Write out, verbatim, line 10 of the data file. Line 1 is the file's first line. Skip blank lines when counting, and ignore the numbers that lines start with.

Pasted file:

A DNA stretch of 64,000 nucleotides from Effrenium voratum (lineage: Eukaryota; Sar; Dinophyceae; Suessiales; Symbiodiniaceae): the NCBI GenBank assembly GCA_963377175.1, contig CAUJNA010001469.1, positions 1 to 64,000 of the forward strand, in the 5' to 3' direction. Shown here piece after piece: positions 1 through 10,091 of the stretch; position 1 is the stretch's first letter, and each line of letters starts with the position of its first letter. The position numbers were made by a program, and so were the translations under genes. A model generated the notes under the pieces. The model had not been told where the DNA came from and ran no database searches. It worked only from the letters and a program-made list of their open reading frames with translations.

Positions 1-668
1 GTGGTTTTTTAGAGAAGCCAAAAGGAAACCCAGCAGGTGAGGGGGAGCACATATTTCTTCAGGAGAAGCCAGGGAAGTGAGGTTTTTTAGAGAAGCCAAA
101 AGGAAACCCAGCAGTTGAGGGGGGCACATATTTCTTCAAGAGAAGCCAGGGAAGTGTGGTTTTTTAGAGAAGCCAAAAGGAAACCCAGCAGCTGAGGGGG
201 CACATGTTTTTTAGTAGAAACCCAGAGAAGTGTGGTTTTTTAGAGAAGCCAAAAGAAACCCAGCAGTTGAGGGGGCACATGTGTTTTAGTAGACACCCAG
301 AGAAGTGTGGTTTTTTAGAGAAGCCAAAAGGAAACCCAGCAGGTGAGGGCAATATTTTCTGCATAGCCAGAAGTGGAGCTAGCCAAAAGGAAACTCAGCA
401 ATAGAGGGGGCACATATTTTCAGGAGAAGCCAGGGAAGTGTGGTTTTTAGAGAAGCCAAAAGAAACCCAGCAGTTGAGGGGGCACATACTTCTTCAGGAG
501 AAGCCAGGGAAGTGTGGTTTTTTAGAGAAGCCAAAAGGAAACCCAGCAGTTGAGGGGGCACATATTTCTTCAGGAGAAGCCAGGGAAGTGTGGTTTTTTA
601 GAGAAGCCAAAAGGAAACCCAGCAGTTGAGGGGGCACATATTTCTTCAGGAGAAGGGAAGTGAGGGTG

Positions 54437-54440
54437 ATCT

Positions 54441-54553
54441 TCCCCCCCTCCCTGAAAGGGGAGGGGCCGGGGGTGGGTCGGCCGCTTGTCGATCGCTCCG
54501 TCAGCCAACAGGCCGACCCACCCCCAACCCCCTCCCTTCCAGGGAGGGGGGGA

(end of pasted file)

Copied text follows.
Positions 54437-54440